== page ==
- 3.1 The Ld. Counsel submitted that during the original assessment proceedings pursuant to 142(1) notice dated 18.04.2017, the assessee filed the details to the Assessing Officer vide letter dated 01.06.2017 namely Return of Income for the Assessment Year 2015-16 assessee’s status as Non-Resident as per the Performa along with the copy of the Passport, copies of the NRO Bank and NRE Bank Account with proper explanation and other properties details held by the assessee which are placed in page Nos. 31 to 44 of the Paper Book. After considering the details, the Ld. Assessing officer passed the assessment order accepting the claim of the assessee. Thus the order passed by the Assessing Officer is neither an erroneous order nor prejudicial to the interest of Revenue. The assessee also placed before us the reason for the present reopening is Revenue Audit Objection by the Department. In fact the Ld. Assessing Officer vide his reply dated 01.07.2019 replied to the Revenue Audit Party as follows:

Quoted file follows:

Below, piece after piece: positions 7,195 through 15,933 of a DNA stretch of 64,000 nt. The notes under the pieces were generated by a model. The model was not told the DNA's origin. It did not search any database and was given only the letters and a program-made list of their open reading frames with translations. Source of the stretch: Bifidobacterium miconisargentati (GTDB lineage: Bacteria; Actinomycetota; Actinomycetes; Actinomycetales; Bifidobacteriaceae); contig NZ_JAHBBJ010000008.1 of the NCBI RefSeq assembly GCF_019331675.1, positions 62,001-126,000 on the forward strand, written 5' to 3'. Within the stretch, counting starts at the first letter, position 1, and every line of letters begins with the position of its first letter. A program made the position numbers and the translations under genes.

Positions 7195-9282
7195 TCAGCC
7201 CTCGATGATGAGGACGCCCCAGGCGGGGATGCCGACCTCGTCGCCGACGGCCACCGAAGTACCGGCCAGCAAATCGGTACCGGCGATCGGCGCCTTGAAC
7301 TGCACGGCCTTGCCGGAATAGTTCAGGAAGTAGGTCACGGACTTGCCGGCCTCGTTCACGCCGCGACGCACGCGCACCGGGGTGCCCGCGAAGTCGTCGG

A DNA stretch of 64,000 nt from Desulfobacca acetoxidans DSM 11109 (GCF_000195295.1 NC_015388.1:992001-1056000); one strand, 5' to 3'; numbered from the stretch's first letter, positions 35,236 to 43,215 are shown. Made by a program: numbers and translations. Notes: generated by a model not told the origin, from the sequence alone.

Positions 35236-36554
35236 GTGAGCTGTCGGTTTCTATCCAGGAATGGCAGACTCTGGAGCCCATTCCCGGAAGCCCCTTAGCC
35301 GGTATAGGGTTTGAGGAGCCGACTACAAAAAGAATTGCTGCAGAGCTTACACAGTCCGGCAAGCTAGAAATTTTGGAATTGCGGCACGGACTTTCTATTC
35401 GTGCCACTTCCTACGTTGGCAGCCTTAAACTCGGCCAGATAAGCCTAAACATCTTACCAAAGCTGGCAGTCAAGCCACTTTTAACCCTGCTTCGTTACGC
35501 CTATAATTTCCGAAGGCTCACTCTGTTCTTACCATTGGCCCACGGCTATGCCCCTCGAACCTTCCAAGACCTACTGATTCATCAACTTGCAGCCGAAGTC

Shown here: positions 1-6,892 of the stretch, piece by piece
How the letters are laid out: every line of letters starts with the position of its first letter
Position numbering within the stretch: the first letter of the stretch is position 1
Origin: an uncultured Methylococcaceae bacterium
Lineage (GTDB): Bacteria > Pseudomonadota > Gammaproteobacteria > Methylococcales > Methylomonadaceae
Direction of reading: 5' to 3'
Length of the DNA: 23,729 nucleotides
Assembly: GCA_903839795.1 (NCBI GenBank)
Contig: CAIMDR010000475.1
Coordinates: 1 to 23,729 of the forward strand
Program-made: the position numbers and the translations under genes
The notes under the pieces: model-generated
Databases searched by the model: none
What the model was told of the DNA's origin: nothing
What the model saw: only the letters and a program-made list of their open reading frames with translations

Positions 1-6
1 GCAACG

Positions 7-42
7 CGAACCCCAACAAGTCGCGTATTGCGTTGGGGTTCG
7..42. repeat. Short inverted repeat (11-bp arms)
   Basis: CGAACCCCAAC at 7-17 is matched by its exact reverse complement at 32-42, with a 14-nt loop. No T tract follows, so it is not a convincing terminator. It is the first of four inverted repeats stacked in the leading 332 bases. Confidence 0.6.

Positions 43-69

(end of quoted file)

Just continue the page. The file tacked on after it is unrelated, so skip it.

- 3.2.3. According to the aforementioned definition of Section 2(14), capital asset means a property of any kind held by an assessee whether or not connected with the business or profession and it excludes certain items which while considering the facts of the present case are not relevant. Therefore, it has to be seen that whether by entering into an agreement vide which the assessee was allotted a particular villa by allotment letter whether the assessee has held any asset or not? By entering into an agreement to allot a villa, the assessee has identified a particular property which he is intended to buy from the builder and the builder is also bound to provide the applicant with that property by accepting certain advance amount and making agreement for balance payment as scheduled in the agreement. Thus, going into the provisions, it is not necessary that to constitute a capital asset, the assessee must be the owner by way of a conveyance deed in respect of that asset for the purpose of computing capital gain. The assessee had acquired a right to get a particular villa from the builder and that right of the assessee itself is a capital asset. The word ‘ held’ used in Section 2(14 ) as well as Explanation to Section 48 clearly depicts that assessee must have some right in the capital asset which is subject to transfer. By making the payment to the builder, the assessee will be holding capital asset and thus, the compensation received by virtue of the order of the NCDRC is nothing but a capital receipt.